SA's force design was modest - admiral

2013-08-20 20:44
Arms deal activist Terry Crawford-Browne is seen at the Seriti Commission of Inquiry into the arms deal. (Werner Beukes, Sapa)

Arms deal activist Terry Crawford-Browne is seen at the Seriti Commission of Inquiry into the arms deal. (Werner Beukes, Sapa)

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Pretoria - South Africa's military force design was very modest in 1998, a senior SA Navy officer told the Seriti Commission of Inquiry on Tuesday.

"From the look of it, it was a very modest force design in terms of the size of the country," Rear Admiral Alan Green said in Pretoria.

"Now whether there is a threat or not, as long as there's a mandate for us to have a national defence force... It is the role of that department to indicate how it intends achieving that and that's what the department did."

The execution of this, however, relied on funding which was not determined by the defence department.

Green was testifying on the rationale of the multi-billion rand arms deal and the utilisation of the equipment acquired.

He was the first witness to testify in the initial phase of the commission's public hearings into the strategic defence procurement package.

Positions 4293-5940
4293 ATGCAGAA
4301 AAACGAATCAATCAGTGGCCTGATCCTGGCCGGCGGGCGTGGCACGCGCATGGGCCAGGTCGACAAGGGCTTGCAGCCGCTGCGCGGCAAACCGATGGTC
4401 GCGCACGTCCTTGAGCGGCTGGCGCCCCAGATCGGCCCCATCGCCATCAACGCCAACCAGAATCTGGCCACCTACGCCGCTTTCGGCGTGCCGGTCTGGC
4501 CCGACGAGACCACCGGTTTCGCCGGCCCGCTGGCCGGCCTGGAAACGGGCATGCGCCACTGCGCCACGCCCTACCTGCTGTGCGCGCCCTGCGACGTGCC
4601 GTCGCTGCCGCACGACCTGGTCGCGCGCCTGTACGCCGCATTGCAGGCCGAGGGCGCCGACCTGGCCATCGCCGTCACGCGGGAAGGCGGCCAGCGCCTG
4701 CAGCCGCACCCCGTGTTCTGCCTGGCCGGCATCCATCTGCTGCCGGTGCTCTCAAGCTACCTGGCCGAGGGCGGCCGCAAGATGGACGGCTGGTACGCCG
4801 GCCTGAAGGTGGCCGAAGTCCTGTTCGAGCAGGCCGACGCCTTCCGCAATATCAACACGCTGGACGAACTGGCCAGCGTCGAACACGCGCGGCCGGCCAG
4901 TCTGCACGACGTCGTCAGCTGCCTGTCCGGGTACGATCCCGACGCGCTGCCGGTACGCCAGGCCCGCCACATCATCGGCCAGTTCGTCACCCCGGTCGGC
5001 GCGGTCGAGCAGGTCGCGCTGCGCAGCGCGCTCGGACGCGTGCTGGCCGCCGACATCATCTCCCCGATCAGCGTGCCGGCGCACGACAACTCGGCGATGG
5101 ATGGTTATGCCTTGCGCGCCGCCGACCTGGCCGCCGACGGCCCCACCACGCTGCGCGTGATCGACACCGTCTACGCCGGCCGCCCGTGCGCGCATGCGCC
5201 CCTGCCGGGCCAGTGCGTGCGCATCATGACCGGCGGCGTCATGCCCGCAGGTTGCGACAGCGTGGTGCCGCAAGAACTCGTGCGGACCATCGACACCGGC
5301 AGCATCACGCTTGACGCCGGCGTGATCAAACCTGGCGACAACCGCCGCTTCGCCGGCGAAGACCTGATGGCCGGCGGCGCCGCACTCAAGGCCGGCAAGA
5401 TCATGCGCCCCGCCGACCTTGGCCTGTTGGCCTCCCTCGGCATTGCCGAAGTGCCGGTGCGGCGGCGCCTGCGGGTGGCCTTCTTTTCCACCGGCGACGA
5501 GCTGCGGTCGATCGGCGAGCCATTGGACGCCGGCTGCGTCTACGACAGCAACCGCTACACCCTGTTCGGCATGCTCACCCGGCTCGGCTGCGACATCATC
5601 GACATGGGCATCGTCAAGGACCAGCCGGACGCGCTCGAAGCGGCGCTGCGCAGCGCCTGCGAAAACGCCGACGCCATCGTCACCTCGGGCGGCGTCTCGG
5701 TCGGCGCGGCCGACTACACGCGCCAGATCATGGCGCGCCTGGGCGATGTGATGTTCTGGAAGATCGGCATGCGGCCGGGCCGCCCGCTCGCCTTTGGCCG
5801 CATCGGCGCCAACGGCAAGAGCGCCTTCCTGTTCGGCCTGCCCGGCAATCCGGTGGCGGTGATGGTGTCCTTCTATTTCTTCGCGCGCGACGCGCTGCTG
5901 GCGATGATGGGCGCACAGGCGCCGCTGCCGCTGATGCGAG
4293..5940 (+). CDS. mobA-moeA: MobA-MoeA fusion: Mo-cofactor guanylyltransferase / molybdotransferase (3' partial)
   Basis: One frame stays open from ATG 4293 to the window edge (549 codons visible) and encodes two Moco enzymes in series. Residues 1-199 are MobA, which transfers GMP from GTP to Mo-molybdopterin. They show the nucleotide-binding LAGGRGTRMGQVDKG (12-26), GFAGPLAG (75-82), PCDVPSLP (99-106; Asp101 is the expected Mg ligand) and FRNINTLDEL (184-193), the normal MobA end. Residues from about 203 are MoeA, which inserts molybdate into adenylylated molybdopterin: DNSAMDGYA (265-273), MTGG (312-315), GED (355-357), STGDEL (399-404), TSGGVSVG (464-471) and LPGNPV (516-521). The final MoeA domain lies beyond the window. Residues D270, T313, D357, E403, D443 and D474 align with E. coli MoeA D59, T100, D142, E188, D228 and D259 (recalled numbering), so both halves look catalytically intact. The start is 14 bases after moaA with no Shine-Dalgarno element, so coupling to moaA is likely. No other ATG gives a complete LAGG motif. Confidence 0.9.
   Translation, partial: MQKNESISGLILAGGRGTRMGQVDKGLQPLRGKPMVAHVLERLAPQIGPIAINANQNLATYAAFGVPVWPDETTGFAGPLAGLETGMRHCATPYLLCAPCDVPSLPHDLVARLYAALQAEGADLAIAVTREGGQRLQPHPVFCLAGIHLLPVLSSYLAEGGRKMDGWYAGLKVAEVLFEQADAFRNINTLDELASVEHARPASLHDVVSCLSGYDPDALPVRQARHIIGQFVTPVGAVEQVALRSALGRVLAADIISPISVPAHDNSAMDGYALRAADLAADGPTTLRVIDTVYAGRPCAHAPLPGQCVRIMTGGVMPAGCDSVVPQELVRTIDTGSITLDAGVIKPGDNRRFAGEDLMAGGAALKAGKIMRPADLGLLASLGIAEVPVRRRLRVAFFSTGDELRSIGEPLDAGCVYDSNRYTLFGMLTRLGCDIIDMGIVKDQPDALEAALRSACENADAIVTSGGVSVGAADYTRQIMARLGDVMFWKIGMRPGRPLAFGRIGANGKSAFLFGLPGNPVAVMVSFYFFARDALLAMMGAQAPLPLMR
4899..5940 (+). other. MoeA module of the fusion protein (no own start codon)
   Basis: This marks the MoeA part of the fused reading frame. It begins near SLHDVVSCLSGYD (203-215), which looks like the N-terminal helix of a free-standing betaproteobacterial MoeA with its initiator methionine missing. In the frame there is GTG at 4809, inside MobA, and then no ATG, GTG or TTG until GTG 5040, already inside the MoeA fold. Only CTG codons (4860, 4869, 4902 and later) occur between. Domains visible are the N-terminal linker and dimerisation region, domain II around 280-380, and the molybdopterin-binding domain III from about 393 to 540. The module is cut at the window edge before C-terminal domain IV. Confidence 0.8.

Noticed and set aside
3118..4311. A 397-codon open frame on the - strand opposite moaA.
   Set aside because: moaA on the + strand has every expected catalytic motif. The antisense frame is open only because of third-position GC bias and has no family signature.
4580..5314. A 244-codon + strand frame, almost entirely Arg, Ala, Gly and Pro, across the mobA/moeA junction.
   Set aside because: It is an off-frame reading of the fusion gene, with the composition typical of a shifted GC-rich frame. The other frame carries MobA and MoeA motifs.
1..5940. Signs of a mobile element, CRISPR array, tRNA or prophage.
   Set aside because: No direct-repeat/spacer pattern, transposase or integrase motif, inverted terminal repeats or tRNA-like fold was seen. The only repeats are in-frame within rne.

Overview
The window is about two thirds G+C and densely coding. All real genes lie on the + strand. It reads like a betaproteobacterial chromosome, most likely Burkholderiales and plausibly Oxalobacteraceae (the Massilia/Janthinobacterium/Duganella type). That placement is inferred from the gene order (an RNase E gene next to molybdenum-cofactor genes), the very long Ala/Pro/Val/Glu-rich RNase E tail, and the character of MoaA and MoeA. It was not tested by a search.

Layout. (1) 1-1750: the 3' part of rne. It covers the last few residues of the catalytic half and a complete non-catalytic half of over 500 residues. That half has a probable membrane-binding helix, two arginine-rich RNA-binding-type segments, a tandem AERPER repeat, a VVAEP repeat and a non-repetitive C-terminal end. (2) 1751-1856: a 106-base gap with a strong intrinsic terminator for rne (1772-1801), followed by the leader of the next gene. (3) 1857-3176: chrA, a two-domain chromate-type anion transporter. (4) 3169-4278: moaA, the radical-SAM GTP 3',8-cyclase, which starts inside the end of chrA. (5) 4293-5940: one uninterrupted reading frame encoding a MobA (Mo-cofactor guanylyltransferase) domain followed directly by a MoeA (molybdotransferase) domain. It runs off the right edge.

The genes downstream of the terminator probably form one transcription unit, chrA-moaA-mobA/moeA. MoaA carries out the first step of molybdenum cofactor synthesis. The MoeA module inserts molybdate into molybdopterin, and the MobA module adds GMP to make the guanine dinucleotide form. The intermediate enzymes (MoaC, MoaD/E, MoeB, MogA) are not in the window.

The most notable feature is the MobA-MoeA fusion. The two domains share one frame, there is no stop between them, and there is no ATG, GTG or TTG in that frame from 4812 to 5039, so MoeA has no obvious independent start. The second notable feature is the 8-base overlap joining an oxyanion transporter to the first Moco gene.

President Jacob Zuma appointed the commission in 2011 to investigate alleged corruption in the 1999 arms deal.


Evidence leader Tshepo Sibeko asked Green about comments made that South Africa did not need to spend so much money on arms as it was not at war at the time.

Green said anything less than the core force that was decided on would have made it difficult to expand on if the need arose.

"When we say there's no clear threat, I don't believe we should be nave of the possibility of a threat arising in the medium term," he said.

"Therefore, we need to have a core force."

He said capabilities, especially submarines, could not be developed in the medium term.

"It's a long-term programme, we've had experience of that. We knew how long it took us to establish our submarine capability, the greatest deterrent in the maritime environment."

The large ship capabilities with the frigates also took a long time. It was a developmental process. People needed to be trained, said Green.

A platform needed to be developed for future growth.

He said a defence posture was meant to be a deterrent.

"By having a vessel in the harbour, one is executing the deterrent factor."

It was easier to "ramp up" the army than the navy or air force.

"Had we expressed that force design as is... We would have had no capability, whatsoever, to defend and protect," said Green.

Read more on:    jacob zuma ­  |  arms deal

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